“She saw there a monkey who was humble and beaming like a collection of blossomed Ashoka flowers, who spoke sweet words and had eyes that resembled molten gold.” (Valmiki Ramayana, Sundara Kand, 32.2)
sā dadarśa kapim tatra praśritam priya vādinam |
pullāśokotkarābhāsam taptacāmikarekṣaṇam ||
It’s not the easiest thing to live in this world as a beautiful woman. Surely it is nice to be appreciated for your good looks. It is comforting to know that your husband finds you attractive, that your vision puts a smile on his face. At the same time, there is the danger that accompanies beauty in a person who is generally weaker than another group. Purusha in Sanskrit means “enjoyer” and prakriti means “the enjoyed.” For analytical purposes, these two terms apply to the male and the female, and so when the enjoyed and the enjoyer are matched inappropriately, the enjoyed runs into problems.
Take the most beautiful woman in the world and put her in a place where one of the most powerful men in the world looks at her sinfully and you create a very dangerous situation. The woman was Sita Devi, the beloved daughter of King Janaka. The man was Ravana, the dreaded king of Lanka. Though beauty is subjective and thus difficult to measure quantitatively, we know that Sita’s beauty was very high based on the lusty actions of Ravana. Lust can carry away the thinking of even the most rational person. Sometimes it seems that lust controls the individual instead of the other way around.
arjuna uvācaatha kena prayukto ‘yaṁpāpaṁ carati pūruṣaḥanicchann api vārṣṇeyabalād iva niyojitaḥ
“Arjuna said: O descendant of Vrishni, by what is one impelled to sinful acts, even unwillingly, as if engaged by force?” (Bhagavad-gita, 3.36)
Sita was a married woman; happily at that. The marriage was legitimate; it took place according to the respected tradition of the Vedas. Any prince in the world could have married her; they had the opportunity. Yet only one met the lone qualification, the ability to lift a very heavy bow in an assembly hosted by the king of Mithila.
Though it was sinful to go after Sita, Ravana’s eyes were not pure. They were driven by lust. So he forcibly took her away years later and brought her back to his home of Lanka, which was an island situated far away from any mainland. With seemingly no hope for return to her family, Ravana figured that Sita would eventually give in to his advances. She did not. He thought that maybe by seeing the opulence of his kingdom, Sita would be impressed. She was not. He hoped that Sita would abandon her vow to love Rama through the passage of time. She would never.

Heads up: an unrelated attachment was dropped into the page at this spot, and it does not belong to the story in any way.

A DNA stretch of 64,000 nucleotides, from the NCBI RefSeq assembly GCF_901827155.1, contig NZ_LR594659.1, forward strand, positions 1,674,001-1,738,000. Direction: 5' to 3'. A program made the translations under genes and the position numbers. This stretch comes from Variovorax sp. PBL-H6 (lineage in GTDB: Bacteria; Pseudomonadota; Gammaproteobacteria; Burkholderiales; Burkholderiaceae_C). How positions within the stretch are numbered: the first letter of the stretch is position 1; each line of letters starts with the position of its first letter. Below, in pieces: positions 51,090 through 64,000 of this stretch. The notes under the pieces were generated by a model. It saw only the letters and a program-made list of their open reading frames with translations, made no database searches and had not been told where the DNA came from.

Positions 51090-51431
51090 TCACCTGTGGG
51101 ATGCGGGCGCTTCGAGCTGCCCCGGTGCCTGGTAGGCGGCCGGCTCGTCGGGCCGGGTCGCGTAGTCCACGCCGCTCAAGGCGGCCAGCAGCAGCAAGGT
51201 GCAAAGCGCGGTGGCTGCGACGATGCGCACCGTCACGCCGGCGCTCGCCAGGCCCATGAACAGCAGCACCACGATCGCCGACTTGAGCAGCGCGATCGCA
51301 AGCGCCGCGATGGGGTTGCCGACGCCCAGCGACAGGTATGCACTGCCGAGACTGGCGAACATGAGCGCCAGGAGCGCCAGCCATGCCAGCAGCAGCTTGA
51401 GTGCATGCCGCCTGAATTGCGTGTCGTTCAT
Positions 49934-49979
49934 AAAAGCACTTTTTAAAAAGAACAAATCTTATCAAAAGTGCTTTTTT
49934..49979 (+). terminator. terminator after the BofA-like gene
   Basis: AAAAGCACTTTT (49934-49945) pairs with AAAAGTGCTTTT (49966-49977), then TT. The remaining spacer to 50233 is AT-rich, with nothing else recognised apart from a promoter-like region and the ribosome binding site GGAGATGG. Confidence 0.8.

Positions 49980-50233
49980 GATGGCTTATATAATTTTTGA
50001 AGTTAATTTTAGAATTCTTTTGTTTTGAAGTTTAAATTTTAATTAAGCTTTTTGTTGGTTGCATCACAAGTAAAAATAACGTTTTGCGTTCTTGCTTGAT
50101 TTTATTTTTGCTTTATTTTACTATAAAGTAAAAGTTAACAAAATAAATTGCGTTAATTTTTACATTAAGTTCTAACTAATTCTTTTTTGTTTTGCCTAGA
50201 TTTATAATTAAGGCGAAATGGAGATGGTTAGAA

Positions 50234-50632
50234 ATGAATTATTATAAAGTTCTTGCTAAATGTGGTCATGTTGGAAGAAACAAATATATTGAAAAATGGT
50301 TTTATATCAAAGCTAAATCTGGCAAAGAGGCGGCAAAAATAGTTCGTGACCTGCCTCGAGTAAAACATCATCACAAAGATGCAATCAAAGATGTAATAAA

So you had the lusty eyes of Ravana staring at Sita. Compounding the problem were the jealous eyes of the other females in Lanka. They did not like that Ravana was so hung up on another woman. They did not understand why he had not just killed her already, for they would never act so defiantly in front of someone they respected so much. There were also the terrorizing eyes of the female ogres ordered to harass Sita. She was kept in a grove of Ashoka trees. This setting is normally pleasant, but not when you have people around you day and night who threaten to kill you and eat you up.
To this situation of sinful eyes staring at her constantly came the soothing eyes of Shri Hanuman. Sita saw these when she looked up at a particular branch on an Ashoka tree. Sound first caught her attention. That sound described the glories of her husband Shri Rama. This sound was unique to this area; no one else dared speak well of her dear husband, who is the Supreme Lord in a special incarnation form. Rama is non-different from God. If you have Rama in your life, you have God. If you have the Lord, then you have someone to whom you can offer endless service. If you have endless service, you have no need to despair; you don’t lack direction in life.
Hanuman’s journey to Lanka is one instance of that service. He had Rama in his life through a meeting that took place in Kishkindha. From only a brief period of interaction, Hanuman knew Rama so well that he was able to identify Rama’s wife though having never met her. Upon seeing her he took the risky action of speaking out loud. Those words had to be perfect; otherwise the mission of finding her would be ruined.
Sita did not know from whom or where the message came. When she looked up, she saw someone whose eyes were like molten gold. These eyes were pleasing. They did not intend any harm. They did not look at her lustily. They did not want to scare her. Just the opposite in fact; these eyes came to give her renewed hope.
When we see Hanuman depicted in images today, we see the same soothing eyes. The love he feels for Sita and Rama shines forth in every aspect of his being. His words and actions documented in the Ramayana bring the same comfort. In the material world lust, anger, envy and greed are dominating factors even amongst our friends and well-wishers. Lacking God consciousness, what is the individual left to do? They can never become God, so they are forced to be envious of others who they deem to be doing better than them materially.
Hanuman’s eyes are different. He is a great well-wisher; not only for Sita and Rama but also for anyone who desires to find the true mission to life. He envies not; instead he hopes that others will surpass him in devotion. That is not possible, but through Hanuman’s grace anything can happen.
After glories of her husband told,
Sita seeing eyes of molten gold.
Odd since Lanka mired only in lust,
All sinful, not one she could trust.
A friend in Hanuman, of eyes soothing,
There for Sita’s grief to be removing.
For all devoted souls Hanuman wishing well,
Happily Sita and Rama in his heart dwell.
Categories: spotting hanuman